Evora is the cutest town you’ve never heard of. One of Portugal’s beautifully preserved medieval towns, it’s enchanting and homey, majestic and simple all at once. With relics dating back to the Romans, cobbled streets to wander and some delicious food to sink your teeth into, you’ll have plenty to occupy your time in this quaint town. So get your energy levels up because you’ll want to walk every square centimetre of these streets!
Yellow Trims and Whitewashed Buildings
The first thing you’re going to notice when you set off to explore is that every house in the Old Town seems to have the same decorator… or at least the same superstition. Most of the buildings are white with a distinctive mustard yellow running along the base of the street and around the doors and windows of each dwelling. Evora’s fascination with yellow stems from the fact that locals believe it will ward off evil spirits and prevent them from entering the home. I can’t say whether it works or not, but the effect on streets and alleys filled with this rich colour is startling!
## Cork and the Wine Attached to it This region of Portugal is very well known for its red wine. As a pretty dry area in Alentejo, you won’t be seeing rainforests anytime soon but you will see a forest of cork trees. Portugal actually produces approximately 50% of the world’s cork which is astounding when you see the size of the country on a map. You’ll see plenty of cork products such as bags, water bottles, hats and shoes for sale in Evora and you have my permission to pick up your own cork souvenir with a bottle of wine underneath it!
Remnants of the Romans
I don’t know about you, but I am completely curious about a) The fact that Romans got all the way to Portugal and b) that the structures they built still survive. I mean, come on! We’re talking 18 CENTURIES later! But before you grumble that it’s just a bunch of old stones, let me tell you about the kind of things the Romans built in Evora. Firstly, the temple at the top of the hill is worth a look because most of the original structure is still intact – it has 14 Corinthian columns. To have a peek at the lazy time facilities of the Romans, you can also pay a visit to the Termus Romanas. These baths had all the latest steam rooms and open-air swimming pools in the year 2AD! Almost unbelievably this was not discovered until 1987. Another prominent feature highlights Roman engineering, with the aqueduct. Wander past adorable little houses and cafes that have taken up residence inside the arches of this monument.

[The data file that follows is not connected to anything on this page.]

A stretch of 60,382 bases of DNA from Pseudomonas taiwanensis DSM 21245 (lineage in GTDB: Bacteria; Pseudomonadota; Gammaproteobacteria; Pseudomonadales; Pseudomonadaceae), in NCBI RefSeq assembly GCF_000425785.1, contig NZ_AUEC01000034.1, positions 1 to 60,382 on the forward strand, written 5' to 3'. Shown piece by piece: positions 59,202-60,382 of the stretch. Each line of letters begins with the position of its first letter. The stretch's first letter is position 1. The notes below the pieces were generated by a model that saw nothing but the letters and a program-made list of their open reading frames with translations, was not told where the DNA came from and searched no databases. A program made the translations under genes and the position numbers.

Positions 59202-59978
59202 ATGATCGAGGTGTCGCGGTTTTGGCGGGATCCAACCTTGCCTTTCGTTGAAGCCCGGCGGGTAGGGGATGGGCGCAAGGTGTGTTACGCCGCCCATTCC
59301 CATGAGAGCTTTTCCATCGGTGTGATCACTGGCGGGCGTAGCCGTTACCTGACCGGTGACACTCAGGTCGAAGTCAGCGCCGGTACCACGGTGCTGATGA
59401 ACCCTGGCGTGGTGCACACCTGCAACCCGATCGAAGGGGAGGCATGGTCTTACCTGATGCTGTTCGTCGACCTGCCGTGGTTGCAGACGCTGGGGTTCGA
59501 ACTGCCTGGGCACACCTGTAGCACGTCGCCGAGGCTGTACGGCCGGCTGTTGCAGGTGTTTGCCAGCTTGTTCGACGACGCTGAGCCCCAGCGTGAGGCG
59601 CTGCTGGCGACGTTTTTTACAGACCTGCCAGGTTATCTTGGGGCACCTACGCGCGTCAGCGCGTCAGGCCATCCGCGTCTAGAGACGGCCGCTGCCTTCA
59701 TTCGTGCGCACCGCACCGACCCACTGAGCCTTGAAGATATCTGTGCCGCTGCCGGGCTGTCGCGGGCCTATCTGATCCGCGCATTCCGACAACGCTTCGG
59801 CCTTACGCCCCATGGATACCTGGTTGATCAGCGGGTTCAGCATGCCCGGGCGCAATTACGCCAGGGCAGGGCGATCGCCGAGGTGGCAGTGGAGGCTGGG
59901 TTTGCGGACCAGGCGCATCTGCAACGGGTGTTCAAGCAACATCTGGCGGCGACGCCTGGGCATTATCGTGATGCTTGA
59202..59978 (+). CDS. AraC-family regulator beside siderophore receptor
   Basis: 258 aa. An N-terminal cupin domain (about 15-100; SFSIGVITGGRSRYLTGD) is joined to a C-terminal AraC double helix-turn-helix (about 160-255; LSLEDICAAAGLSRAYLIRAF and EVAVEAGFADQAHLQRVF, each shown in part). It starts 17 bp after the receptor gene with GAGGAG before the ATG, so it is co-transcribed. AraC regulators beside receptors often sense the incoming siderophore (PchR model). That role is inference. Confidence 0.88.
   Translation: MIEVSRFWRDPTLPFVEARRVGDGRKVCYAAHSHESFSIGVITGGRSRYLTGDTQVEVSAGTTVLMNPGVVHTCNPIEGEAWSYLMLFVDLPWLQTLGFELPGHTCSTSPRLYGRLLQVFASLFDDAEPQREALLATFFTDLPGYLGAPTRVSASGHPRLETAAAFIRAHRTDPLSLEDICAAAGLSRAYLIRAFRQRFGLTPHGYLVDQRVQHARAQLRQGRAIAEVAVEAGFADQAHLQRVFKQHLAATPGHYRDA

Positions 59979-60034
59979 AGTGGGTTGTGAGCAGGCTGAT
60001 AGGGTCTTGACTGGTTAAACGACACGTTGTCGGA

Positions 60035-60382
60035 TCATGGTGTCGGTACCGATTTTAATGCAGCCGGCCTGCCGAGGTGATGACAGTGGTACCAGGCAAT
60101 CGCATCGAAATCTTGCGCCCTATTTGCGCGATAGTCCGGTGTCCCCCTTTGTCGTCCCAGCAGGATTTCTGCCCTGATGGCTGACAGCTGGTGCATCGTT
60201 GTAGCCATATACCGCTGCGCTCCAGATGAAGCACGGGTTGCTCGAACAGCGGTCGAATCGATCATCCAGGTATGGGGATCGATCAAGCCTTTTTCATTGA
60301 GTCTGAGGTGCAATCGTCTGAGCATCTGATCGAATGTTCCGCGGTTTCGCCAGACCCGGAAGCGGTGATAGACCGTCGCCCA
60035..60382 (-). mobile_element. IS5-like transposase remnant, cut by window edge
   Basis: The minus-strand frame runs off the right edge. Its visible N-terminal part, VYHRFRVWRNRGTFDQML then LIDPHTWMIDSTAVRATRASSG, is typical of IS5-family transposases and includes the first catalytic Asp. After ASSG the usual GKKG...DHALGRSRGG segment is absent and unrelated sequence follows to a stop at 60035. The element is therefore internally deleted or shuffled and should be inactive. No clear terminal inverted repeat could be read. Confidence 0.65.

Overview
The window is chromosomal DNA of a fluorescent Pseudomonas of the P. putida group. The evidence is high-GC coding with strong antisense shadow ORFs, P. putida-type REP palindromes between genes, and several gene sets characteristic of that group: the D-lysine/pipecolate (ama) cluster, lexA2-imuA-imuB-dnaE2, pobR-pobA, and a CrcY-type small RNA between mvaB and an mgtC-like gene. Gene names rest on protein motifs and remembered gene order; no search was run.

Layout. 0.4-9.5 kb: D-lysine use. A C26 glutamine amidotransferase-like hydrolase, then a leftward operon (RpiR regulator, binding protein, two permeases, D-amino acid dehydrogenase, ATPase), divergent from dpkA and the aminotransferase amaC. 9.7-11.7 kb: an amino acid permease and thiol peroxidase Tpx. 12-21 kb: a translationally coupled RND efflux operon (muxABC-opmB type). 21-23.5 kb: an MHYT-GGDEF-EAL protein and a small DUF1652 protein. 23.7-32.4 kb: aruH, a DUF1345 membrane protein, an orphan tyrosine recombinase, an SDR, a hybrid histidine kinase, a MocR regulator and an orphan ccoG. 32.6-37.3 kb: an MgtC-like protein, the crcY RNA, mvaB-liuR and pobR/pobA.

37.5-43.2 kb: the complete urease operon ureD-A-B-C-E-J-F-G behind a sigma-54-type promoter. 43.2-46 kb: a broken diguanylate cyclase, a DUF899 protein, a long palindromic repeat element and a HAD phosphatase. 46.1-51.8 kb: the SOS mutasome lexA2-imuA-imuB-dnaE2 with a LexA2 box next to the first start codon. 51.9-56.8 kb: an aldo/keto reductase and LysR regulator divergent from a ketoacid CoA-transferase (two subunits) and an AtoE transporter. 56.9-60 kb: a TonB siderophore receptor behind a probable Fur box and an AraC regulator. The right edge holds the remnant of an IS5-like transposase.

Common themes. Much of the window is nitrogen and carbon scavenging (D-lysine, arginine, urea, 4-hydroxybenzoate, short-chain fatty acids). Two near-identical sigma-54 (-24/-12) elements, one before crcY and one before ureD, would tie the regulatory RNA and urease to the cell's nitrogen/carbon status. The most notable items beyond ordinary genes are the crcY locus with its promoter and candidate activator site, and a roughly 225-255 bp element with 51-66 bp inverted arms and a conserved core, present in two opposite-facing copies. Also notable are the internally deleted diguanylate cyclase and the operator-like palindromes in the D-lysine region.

By mega, I mean mega adventure! Almendres Cromlech is 17km outside of Evora but if you really want to scratch that Indiana Jones itch, put it on the list. Some say these 95 menhirs (stones) was actually some sort of astronomical time keeping device. In any case, you can wander through this structure which dates back to 6th century BC. Did somebody say ‘throw me the whip?’
A truly confronting and somber experience is to visit the Capela dos Ossos. With a rather grim entering remark of ‘We bones that are here, for yours we wait,’ your self-reflection on the frailty of human life starts here. Franciscan monks set about constructing the chapel with over 5000 skulls and many other bones to respectfully ease overcrowding in cemeteries and also remind the population of the temporary state of life. Understandably you might need something a little light and cheery after this visit so I would suggest mingling with the peacocks in the Jardim Publico.